4. While institutionalizing the inclusion of human rights into the cost and benefit calculations will present challenges, we would like to remind the Council that every past improvement in human rights and expansion of participation and inclusion faced the same challenge. In a few words, financial relationships that increase inequality and do not promote income convergence are "contrary to justice".6

5. Along with the Report, and most objective observers, the Holy See recognizes that loans to developing countries have at times promoted inequality and have become barriers to development rather than serving as tools to promote development. Often this is due to changes in outside economic circumstances which can turn a good and just loan arrangement into a barrier to development and a vehicle for exploitation. One such change in outside circumstances that the Report addresses and responds to relates to fluctuations in currency values.

6. The Holy See supports the new principle for transparency in foreign loans at all levels and by all actors (borrowers, lenders and international agencies) in order to lessen the chance of the grave mistakes that were made in the past, when corruption led to secret loans for dubious purposes, taken out by leaders not interested in the common good with the poor in developing countries bearing the burden. We support this reform and encourage efforts to correct the injustices of past loans with more aggressive debt forgiveness.

The Holy See hopes that "the process of debt cancellation and reduction for the poorest countries will be continued and accelerated. At the same time, these processes must not be made conditional upon structural adjustments that are detrimental to the most vulnerable populations."7 The Holy See supports the Human Rights Council’s call to end conditionality in debt forgiveness and renegotiation, and supports its call to respect the sovereignty and right of each country to independently plan its own development strategies and not be forced by outside agencies or governments to pursue policies which are more in the interest of the lending nations than the common good of the developing nations. Furthermore, programs for debt cancellation or relief should not result in insurmountable obstacles to future responsible borrowing that may be critically necessary for the long-term development and prosperity of the country at risk.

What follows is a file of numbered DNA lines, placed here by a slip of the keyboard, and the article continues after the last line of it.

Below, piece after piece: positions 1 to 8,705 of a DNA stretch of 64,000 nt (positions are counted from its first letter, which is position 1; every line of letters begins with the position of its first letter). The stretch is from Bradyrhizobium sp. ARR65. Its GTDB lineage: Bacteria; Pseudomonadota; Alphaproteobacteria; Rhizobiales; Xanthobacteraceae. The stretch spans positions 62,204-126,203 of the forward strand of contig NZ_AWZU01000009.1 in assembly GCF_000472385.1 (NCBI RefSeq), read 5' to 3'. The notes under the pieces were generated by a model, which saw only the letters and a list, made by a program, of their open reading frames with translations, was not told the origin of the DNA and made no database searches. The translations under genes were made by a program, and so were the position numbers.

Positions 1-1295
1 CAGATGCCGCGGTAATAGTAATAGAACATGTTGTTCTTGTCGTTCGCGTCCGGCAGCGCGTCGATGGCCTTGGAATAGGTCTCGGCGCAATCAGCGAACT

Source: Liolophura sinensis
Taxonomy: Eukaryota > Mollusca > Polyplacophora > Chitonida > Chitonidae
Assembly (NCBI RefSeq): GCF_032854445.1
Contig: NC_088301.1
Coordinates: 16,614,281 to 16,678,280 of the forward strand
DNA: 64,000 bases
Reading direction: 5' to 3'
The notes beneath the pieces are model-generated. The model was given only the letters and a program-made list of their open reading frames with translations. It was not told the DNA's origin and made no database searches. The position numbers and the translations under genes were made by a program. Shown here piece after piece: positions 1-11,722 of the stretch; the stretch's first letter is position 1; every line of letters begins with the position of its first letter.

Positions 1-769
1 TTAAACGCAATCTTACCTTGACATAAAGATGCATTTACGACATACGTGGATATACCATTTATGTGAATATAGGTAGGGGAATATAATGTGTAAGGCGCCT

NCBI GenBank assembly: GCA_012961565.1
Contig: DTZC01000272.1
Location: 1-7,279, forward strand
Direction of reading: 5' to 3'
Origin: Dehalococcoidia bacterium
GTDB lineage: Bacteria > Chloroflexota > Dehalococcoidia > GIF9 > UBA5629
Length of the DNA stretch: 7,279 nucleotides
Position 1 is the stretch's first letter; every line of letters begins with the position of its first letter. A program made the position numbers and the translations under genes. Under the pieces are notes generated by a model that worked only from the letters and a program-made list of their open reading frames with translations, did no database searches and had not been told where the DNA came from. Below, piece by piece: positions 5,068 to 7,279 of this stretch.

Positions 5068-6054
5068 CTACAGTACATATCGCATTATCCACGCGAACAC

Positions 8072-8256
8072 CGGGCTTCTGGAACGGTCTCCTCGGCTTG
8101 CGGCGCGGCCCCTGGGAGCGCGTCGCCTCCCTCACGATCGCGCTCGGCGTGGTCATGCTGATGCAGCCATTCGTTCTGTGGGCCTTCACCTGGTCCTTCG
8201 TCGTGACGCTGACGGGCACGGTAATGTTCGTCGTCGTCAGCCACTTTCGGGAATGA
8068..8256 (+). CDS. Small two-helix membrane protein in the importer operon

7. Greater transparency will also help in preventing the building up of unsustainable levels of debt by developing nations. In both developing and developed countries the lack of transparency in the accumulating of debt has added to economic uncertainty in the world financial system. The Guiding Principles on Foreign Debt and Human Rights  move in the direction of a concrete solution. Sovereign debt cannot be viewed as an exclusively economic problem. It affects future generations a well as the social conditions that allow the enjoyment of human rights of vast numbers of people entitled to the solidarity of the whole human family.

Thank you, Madam President.


1 Pope Paul VI, Encyclical Letter Populorum Progressio, n.14

2 General Assembly resolution 41/128 of 4 December 1986.

3 Pope John Paul II noted in his World Peace Day Message of 1998 WPD 1998, n.4.

4 Idem

5 Pope Benedict XVI,  Encyclical Letter Caritas in Veritate, n. 32.

6 Cfr  Aquinas ST, II, II, QQ78.

7 From the Address of His Holiness Pope Benedict XVI to the Diplomatic Corps accredited to the Holy See. Monday, 8 January 2007.